It took me quite a while to find my way into the park. There are no signs, no organized trails, no map. I walked Westminster Road, along the shore of Whitman's Pond, mostly looking uphill for an opening to the park. Two swans sat on the ice in the distance, content with the notion that if they waited right where they were, they woud eventually be sitting on water.
The houses here are built right into and onto the rock, which juts out of the soil at every possible location and angle. Many of the homes are small, probably lakeside "camps" and cottages for 1920s and 1930s getaways.
I eventually found it, or what I figured was it. It had to be it. I saw what looked like a trail and headed in.
The rock for which the park is named is quite obvious from the moment one steps on that trail. It's best explored from the far side. A huge chasm, twenty feet deep, splits matching rock faces. At the bottom, there's a tight passageway that leads, well, I don't know where it leads. But I know what it reminded me of, days spent exploriong the Polar Caves and Lost River Gorge in New Hampshire with my father, mother, brother and sister when I was a kid. I used to be able to squeeze through plenty of places like this one.
As with many of the parks just outside of Boston, vandals have left their mark here. Campfire sites, strewn with discarded chairs, piles of half burned newspapers and catalogues, and, of course, dozens of empty beer cans, pop up here and there. This place would be an amazing wildlife sanctuary if not for the self-centered and uncaring idiocy of youth.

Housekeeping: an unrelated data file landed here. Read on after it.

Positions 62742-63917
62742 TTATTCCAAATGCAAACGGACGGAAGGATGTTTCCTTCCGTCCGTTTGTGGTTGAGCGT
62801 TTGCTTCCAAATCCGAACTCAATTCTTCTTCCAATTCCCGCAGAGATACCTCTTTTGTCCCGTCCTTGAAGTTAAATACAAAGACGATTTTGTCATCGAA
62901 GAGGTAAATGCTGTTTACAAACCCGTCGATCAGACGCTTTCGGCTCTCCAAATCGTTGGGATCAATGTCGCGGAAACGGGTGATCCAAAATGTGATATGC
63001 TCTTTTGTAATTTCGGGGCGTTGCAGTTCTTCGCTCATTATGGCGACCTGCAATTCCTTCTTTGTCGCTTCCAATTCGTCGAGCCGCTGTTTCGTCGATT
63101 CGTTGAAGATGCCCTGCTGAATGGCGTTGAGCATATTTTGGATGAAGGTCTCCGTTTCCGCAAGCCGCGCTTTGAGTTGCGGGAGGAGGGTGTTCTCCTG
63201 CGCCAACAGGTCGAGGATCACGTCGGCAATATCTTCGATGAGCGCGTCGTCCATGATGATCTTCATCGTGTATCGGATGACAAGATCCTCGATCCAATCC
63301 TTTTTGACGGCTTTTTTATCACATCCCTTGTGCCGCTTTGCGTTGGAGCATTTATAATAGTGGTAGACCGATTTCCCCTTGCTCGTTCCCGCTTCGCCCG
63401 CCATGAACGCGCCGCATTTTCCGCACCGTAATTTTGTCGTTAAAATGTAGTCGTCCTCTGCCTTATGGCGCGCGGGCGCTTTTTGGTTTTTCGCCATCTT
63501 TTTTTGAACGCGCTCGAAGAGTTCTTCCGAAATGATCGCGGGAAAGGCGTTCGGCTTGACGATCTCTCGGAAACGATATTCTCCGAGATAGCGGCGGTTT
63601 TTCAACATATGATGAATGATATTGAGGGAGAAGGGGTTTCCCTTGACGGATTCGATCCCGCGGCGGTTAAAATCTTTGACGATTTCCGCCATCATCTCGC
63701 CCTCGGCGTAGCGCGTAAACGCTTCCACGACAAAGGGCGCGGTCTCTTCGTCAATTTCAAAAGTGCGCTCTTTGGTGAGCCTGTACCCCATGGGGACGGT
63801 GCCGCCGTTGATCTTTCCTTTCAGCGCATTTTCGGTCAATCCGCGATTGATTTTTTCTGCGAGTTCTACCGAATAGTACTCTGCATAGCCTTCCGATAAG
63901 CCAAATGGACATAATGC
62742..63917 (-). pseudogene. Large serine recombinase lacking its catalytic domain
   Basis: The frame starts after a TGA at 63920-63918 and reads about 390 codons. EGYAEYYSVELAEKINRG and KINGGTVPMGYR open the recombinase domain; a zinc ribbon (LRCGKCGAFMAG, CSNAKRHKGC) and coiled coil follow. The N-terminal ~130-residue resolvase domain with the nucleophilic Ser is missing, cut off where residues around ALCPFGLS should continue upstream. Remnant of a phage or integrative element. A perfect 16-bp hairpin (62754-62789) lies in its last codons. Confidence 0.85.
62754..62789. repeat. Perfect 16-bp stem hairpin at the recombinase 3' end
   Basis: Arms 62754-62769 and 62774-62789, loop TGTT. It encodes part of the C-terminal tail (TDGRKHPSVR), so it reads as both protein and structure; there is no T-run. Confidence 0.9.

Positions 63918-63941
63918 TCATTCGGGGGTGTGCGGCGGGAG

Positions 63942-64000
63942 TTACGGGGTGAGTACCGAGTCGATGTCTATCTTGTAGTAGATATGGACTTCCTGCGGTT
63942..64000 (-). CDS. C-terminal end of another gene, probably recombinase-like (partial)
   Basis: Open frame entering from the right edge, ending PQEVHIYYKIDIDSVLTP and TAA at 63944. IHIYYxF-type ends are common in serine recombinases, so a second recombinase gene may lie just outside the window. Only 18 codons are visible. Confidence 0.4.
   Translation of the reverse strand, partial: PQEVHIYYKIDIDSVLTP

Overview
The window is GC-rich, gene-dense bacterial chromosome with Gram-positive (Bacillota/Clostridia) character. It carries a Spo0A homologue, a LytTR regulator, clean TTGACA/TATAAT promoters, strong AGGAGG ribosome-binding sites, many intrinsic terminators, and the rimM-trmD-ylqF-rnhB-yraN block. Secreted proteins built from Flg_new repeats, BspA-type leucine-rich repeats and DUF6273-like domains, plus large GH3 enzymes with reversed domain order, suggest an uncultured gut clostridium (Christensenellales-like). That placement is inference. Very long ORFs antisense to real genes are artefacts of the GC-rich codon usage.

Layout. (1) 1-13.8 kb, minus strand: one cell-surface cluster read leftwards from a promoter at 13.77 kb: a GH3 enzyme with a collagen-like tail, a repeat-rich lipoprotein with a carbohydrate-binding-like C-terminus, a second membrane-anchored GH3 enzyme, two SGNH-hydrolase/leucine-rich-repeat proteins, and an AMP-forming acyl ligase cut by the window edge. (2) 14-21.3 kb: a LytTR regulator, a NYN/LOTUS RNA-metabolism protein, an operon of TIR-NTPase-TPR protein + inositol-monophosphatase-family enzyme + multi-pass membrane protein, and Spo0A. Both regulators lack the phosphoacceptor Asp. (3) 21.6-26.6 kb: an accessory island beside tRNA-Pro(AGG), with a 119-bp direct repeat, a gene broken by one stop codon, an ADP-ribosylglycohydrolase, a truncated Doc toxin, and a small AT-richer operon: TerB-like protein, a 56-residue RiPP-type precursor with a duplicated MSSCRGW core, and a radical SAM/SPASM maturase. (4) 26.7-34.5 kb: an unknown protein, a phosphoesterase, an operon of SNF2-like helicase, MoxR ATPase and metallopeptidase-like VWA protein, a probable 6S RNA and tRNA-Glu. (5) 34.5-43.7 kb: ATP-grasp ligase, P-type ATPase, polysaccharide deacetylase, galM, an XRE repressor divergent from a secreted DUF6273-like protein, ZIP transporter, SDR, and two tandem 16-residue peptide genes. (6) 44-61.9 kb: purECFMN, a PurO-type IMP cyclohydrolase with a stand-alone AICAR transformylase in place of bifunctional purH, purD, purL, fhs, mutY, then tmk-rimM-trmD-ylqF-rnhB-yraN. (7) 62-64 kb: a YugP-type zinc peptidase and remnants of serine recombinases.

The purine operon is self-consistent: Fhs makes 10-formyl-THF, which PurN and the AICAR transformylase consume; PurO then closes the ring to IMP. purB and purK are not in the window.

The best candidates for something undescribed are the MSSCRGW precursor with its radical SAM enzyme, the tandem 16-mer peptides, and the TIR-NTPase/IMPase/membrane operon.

Still, wildlife is thriving here. Our typical small woodland birds were noisy today, but they were no match for the red-tailed hawk that screeched out a call from a treetop. I've been fooled many times by blue jays imitating the large raptors, but when compared for sheer volume, the red-tail call wins hands down. We've all heard it. It's the call that's dubbed in for bald eagles on TV. I watched the red-tail lift off and start circling, riding a coilumn of rising heat into the air. Then, when the second hawk arrived and they started circling together, I realized just what was happening. Courtship has begun.
After the initial push into the woods, the trails disappeared. But today, in winter, it was easy to explore what the park had to offer. The rock rises and falls in ridges, and there are even freshwater ponds here and there. Glacial erratics, tossed aside by the mammoth monsters of ice, sit where they landed 11,000 years ago, some split in half from the impact. Down in one of the valleys an ancient stonewall was discernible. Even here, on this inhospitable terrain, someone had the desire to separate his property from others. It had to be used for grazing, as planting crops would not have been worth the while.
Deep in the woods I stumbled across the rusted old frame of an anicent vehicle of some kind. It sat next to a sugar maple snag, and right there next to the remains of the tree were two decaying maple sugaring buckets. I wondered who they belonged to, and then figured that the guy who left the car there probably knew.
Time: 118 minutes.
New species: None.
Stranger hellos: 3 (120).
What else is happening: Mom cooked dinner for Michelle, her parents and me; a few more hours of writing; started reading Surfside Life-Saving Station by Jim Claflin.